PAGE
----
For a composer as central to the Western tradition as J.S. Bach, it can still set your head spinning to recall how slow posterity was in figuring out just what treasures he’d left behind. Exhibit A would be his two settings of the Passion story according to Saints Matthew and John (the only two to have survived complete out of a total of five mentioned in Bach’s obituary). Now recognized as among the greatest achievements in all art, after Bach’s death they soon fell into obscurity.
It took a little over a century after it had first been heard for the St. Matthew Passion to be “rediscovered” by the public at large, thanks to the pioneering efforts of a very young Felix Mendelssohn. The famous revival performance he led in 1829 represents a landmark not just for the appreciation of Bach but for a deeper awareness of the musical past in general.
But until recent years, the St. John Passion tended to be eclipsed by St. Matthew, which it predates. It’s still often referred to as a “forerunner” of the latter. Though both revolve around the same central narrative — the story of Jesus’ trial and crucifixion as told in the gospels — the sheer monumentality and sweeping vision of the St. Matthew Passion have earned it an especially exalted status. Even Bach’s family referred to this as “the great Passion.”
“St. Matthew is more expansive and contains a greater quantity of contemplative arias,” observes Karen P. Thomas, conductor and artistic/executive director of Seattle Pro Musica. In contrast, the St. John Passion is “a much more tightly structured dramatic work.”
This weekend Seattle Pro Musica will give two performances of the complete St. John Passion at St. James Cathedral. Founded four decades ago and led by Thomas since 1987, this admired choral ensemble last performed the work in the early 1990s. Any chance to hear the St. John Passion is well worth your attention — and considering the consistently excellent quality I’ve experienced in the past from Seattle Pro Musica, I expect these concerts to be a highlight of the season.
The chorus will be joined by an orchestra of local musicians familiar from Seattle’s early-music scene, including players from the Seattle Baroque Orchestra, as well as guest vocal soloists: soprano Madeline Bersamina, countertenor Joseph Schlesinger, tenors Wesley Rogers and James L. Brown, and baritones Charles Robert Stephens and Jacob William Herbert.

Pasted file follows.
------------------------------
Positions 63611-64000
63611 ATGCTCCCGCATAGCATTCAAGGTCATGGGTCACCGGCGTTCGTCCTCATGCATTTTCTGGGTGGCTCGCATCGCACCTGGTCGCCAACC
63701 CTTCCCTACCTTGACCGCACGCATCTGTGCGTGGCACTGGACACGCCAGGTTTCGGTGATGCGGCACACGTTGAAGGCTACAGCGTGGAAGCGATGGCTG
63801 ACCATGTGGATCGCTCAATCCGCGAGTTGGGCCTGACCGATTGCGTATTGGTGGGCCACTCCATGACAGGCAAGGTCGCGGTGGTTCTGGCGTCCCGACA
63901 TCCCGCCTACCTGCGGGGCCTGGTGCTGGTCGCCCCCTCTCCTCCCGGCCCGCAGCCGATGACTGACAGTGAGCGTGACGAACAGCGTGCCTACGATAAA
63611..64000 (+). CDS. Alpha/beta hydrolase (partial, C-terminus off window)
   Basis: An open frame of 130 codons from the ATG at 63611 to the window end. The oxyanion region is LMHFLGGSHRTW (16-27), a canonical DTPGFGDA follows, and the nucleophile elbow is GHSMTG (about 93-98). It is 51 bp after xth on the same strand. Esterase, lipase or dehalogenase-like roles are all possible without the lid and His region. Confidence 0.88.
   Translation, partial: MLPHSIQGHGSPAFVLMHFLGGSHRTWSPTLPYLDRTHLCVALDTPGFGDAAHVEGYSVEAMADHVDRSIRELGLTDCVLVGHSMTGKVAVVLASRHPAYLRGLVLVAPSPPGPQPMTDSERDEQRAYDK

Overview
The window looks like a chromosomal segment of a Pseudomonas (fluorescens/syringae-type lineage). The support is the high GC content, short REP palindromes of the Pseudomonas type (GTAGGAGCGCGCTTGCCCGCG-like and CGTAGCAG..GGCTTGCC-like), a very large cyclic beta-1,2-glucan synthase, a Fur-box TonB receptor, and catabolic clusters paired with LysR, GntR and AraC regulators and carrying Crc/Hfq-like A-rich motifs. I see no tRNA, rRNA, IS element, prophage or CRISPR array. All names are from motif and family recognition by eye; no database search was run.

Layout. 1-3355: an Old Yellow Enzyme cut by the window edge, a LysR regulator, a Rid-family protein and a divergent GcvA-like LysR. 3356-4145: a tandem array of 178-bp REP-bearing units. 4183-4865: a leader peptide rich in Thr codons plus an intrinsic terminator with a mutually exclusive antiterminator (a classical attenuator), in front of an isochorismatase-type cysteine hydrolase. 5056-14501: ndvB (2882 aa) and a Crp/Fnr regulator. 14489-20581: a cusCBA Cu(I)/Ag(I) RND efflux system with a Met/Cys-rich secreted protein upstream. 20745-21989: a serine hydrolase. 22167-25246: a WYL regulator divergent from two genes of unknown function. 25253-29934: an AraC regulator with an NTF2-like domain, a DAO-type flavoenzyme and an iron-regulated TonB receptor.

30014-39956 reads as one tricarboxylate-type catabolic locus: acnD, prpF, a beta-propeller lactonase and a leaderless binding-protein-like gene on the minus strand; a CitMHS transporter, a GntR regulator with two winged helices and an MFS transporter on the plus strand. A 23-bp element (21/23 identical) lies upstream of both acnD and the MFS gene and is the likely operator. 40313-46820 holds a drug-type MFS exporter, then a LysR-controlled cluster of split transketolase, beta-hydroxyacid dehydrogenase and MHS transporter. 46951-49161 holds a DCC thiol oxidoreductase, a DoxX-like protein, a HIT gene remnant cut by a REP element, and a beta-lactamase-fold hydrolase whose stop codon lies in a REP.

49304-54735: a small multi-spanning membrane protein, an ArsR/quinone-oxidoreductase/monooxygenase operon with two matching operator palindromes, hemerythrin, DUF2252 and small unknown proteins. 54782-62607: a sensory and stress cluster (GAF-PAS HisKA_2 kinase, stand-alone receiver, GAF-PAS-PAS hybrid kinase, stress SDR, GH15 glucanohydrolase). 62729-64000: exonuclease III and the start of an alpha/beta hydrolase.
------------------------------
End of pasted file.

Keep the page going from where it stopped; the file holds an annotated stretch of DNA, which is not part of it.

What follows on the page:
Bach premiered the St. John Passion in the spring of 1724 to round out his first full year in his new job as music director of Leipzig’s main churches. It marked the largest-scale work he had created to date. From the start, he’d set himself the superhuman feat — certainly not required by his employers — of supplying a complete cycle of his own cantatas for every Sunday and feast day of the liturgical calendar.
St. John gave Bach, who was only in his late 30s at the time, a platform where he could draw from all the insights he had gathered during this year of volcanic creativity. His experiments in the cantatas, with their blend of soul-baring arias, reharmonized chorale tunes, and intricately architected choruses, helped pave the way for this work of sustained drama and devotional meditation. He returned to the score for several waves of revisions right up to 1749, the year before he died.
Traditions of singing the Passion narrative as part of Good Friday liturgical services long predated the Reformation. But in Bach’s hands, as conductor John Eliot Gardiner writes, the Passion provided a format “to show on a large canvas what modern music — his music — could do towards defining and strengthening belief.” Both the John and Matthew Passions juxtapose the scriptural “action” with contemplative reflections on its meaning for the present. Bach exploits this duality between the past and the here and now, along with his masterful command of word painting, to create a remarkably involving sense of drama in the St. John Passion.
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